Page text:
The biblical basis for the Jewish injunction against suicide has been derived from the Noahide laws: “For your lifeblood too, I will require a reckoning” (Gen. 9:5). This statement has been seen as a prohibition not only against suicide but also against any form of self-mutilation (Baba Kamma, 91b, BT). The Hebrew Bible contains several additional prohibitions regarding self-mutilation, for example: “Ye are the children of the Lord your God: Ye shall not cut yourselves, nor make any baldness between your eyes for the dead” (Deut. 14:1). Much the same prohibition is given specifically to the priests in Leviticus: “They shall not make baldness upon their head, neither shall they shave off the corners of their beard, nor make any cuttings in their flesh” (Lev. 21:5).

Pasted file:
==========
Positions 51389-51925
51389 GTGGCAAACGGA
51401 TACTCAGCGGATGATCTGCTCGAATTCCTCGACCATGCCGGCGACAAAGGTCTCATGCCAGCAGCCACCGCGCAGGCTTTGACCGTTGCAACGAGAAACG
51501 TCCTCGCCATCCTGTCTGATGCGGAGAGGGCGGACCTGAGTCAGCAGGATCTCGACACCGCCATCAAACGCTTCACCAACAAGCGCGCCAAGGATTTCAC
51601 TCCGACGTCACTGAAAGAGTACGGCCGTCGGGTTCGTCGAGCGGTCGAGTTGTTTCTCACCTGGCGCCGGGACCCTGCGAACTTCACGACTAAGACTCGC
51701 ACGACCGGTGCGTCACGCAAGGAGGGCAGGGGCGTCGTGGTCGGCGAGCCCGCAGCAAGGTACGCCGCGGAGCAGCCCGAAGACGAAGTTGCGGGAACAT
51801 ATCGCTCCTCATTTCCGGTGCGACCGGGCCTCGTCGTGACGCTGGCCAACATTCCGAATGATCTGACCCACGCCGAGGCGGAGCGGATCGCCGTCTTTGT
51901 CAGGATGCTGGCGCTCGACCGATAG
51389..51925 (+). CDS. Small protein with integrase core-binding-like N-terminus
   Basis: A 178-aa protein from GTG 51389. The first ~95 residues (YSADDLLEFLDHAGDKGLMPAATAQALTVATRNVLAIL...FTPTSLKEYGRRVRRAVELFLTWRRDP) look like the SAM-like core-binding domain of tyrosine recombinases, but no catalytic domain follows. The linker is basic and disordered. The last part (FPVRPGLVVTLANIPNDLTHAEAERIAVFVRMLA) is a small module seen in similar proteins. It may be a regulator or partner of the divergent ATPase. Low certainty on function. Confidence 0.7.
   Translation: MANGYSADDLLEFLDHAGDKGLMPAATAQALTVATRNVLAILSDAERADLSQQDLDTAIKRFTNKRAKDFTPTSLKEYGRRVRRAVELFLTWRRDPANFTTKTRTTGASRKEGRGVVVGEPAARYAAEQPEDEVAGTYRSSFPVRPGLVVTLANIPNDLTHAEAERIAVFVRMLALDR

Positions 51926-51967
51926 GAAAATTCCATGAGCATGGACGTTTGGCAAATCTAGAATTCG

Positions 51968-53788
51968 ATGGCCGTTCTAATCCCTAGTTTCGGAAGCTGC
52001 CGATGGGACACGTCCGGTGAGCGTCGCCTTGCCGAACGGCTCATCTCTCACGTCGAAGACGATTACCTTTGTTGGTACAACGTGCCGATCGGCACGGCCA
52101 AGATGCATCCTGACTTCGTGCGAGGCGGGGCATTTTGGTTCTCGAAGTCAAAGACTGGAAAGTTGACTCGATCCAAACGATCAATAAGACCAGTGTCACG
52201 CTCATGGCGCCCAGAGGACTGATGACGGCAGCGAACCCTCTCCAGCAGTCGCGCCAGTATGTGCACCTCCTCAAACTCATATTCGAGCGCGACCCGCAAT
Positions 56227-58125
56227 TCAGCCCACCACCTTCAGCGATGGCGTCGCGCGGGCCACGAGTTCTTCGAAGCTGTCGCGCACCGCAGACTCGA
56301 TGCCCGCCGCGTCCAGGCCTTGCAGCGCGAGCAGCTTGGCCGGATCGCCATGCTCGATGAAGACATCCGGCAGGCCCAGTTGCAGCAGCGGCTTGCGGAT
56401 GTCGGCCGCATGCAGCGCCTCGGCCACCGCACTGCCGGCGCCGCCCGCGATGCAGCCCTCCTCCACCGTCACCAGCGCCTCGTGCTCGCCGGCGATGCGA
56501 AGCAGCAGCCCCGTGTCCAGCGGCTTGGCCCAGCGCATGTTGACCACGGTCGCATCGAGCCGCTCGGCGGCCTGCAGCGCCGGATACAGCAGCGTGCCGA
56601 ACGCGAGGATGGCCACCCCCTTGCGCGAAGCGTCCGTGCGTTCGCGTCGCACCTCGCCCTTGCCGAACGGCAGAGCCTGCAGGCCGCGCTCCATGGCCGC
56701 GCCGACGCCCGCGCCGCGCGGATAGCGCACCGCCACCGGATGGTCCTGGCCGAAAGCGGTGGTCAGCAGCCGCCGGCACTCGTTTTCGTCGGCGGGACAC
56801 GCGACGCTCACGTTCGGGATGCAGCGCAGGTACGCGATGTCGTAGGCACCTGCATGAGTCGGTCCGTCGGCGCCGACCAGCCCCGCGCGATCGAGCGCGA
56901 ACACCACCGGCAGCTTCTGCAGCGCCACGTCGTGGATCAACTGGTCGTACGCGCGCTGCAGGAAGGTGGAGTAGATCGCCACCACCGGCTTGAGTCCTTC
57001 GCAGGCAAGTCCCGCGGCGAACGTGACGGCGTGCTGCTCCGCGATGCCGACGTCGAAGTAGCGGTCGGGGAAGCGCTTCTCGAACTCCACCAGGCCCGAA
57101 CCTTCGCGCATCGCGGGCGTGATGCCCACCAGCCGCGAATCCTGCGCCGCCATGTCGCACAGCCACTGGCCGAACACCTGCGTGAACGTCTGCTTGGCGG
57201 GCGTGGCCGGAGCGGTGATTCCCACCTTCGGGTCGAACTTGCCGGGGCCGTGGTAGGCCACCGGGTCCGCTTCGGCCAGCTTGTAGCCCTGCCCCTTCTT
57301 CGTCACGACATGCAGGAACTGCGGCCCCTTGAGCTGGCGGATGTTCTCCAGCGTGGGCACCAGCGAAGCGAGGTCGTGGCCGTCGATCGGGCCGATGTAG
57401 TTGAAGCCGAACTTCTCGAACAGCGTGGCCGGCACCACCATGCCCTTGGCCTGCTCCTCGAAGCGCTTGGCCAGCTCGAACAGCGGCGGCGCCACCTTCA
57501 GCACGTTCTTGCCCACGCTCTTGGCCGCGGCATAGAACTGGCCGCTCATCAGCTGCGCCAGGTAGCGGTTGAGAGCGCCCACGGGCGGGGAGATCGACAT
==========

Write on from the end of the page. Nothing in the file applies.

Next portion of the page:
The prohibition against suicide is clear in rabbinic law. For example, a suicide is not given full burial honors. Rending one’s garments and delivering memorial addresses and certain other rites to honor the dead are not performed for a suicide. The definition of a suicide, however, requires intent, full wits, non-deficiency in behavior, and non-inebriation (Yorah Deah, 345). There are also exceptions to the prohibition against suicide. According to the Babylonian Talmud (1975, Sanhedrin, 74a), one is obliged to accept death when the alternative is to be forced to commit adultery, murder, or idolatry. We should emphasize that this means allowing oneself to be killed under certain prescribed circumstances, not actively killing oneself. Jewish suicides have been reported in the non-rabbinic writings of the Second Temple period. When we turn to the Apocrypha (see In the apocryphal book of 1 Maccabees, Eliezer runs beneath the elephant of an enemy general and thrusts his sword into it (1 Macc. 6:46). In 2 Maccabees, two acts of suicide are recorded: that of Ptolemy, and that of Ragesh (Razis). Ptolemy, a supporter of the Judeans at the Syrian Court is accused of treason and poisons himself (2 Macc. 10:12). Ragesh kills himself to avoid being captured by the Syrians., throwing himself from a wall and then disemboweling himself. (2 Macc. 14: 43–46).4 Flavius Josephus (1873) also mentions a number of suicides in Wars of the Jews, including the mass suicides at Jotapata in 69 C. E. and Masada in 73 C.E. However the later work of Joseph Ben Gurion (1956) questions this interpretation of the deaths of the people on Masada. (see the surveys of Kaplan and Schwartz 1993, 2008; Koch 2005; Shemesh 2009; Kaplan and Cantz 2017).